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Iuka Drive-In

For a nostalgic experience this summer, head to Iuka and catch a movie at Mississippi’s only drive-in theater.

Written and Researched by Leslie Criss  |  Photographed by Joe Worthem


“I remember my very first time at a drive-in. It was in Belmont, Mississippi, and I was 8 years old. Families flocked to the drive-in then, and I saw people just having a good time. I knew then that was what I wanted to do. And from the time I was 18, that’s what I did.” — Leslie Curtis, Iuka Drive-In owner


Mention a drive-in theater these days, and chances are, puzzled looks will be among the responses. It’s a big bit of nostalgia that once dotted the landscape in towns large and small. Today, drive-in theaters are near extinction. Except for the Iuka Drive-In on West Quitman Street in Tishomingo County, there are no other working drive-ins in Mississippi, and only a few hundred remaining in the United States.


Leslie Curtis, 61, of Waverly, Tennessee, owns the Iuka Drive-In as well as The Pink Cadillac Drive-In in Centreville, Tennessee. The Iuka Drive-In was built in the early 1950s by the Jourdan family on land that they owned. Curtis has run it for 35 years.


For those who have never experienced the magic of the drive-in, here’s how it works. The Iuka Drive-In has parking space for 200 vehicles. Movie lovers pay $10 per person (ages 12 and younger are free), park near a speaker facing the large, off-the-ground screen, visit the concession building and get back in their cars before the movie starts at dusk.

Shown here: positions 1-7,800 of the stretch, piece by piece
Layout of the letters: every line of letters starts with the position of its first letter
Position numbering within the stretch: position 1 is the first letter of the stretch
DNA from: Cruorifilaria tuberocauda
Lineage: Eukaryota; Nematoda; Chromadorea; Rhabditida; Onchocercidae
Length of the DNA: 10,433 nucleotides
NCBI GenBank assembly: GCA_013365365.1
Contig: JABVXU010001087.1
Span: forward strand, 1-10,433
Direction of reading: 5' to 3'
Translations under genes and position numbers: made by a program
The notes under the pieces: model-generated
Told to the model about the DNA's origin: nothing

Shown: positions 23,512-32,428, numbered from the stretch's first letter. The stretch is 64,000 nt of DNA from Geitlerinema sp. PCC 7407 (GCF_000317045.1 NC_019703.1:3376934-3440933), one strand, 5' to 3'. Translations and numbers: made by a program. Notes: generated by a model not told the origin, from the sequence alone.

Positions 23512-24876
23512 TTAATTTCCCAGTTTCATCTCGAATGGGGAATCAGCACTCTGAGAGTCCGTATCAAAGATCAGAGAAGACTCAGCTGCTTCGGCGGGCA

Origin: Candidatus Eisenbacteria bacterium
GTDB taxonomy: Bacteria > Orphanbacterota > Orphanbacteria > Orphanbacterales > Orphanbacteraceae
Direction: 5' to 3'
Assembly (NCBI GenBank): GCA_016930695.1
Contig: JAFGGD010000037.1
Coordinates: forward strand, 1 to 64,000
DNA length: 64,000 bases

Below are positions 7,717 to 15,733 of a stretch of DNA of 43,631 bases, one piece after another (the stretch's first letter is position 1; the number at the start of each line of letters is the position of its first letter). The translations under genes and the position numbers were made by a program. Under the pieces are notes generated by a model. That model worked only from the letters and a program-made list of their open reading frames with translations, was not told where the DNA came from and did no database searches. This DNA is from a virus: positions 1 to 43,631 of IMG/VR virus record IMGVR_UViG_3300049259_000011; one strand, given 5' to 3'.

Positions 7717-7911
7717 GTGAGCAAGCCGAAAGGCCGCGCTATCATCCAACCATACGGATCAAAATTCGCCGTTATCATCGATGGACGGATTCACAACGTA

Some people bring lawn chairs and sit outside their cars to watch the movies. In Iuka, Curtis shows a double feature on movie nights — Thursday, Friday, Saturday and Monday when school is out; Friday and Saturday when school is in session.


The Iuka Drive-In usually closes in early November for winter and reopens in spring — often in March, if a big picture is coming out. Once last year, the drive-in had close to a full lot.

“We had a crowd — I can’t remember the movie, but it was a popular one,” Curtis said. “We don’t have big crowds as often as we used to. And we don’t have to — we’re good with 40 or 50 cars. But a big crowd is great, too.”


In the early years, slaw dogs were a big seller in the concession building. Gene Jourdan, an 86-year-old Iuka resident worked off and on at the drive-in in the 1950s and early ’60s. He vividly recalls one long-ago night when they ran out of slaw.


“People kept asking for slaw dogs, but we were out of slaw,” he said, laughing. “We decided to try to make slaw in the snowball machine. It worked. The slaw was fine. But we did get complaints from people who were finding slaw in their snowballs.”


No slaw dogs these days, but hotdogs and hamburgers are popular, as well as nachos and popcorn.


To find out what’s playing at the Iuka Drive-In, go to facebook.com/iuka.drivein or call 662-423-2153.

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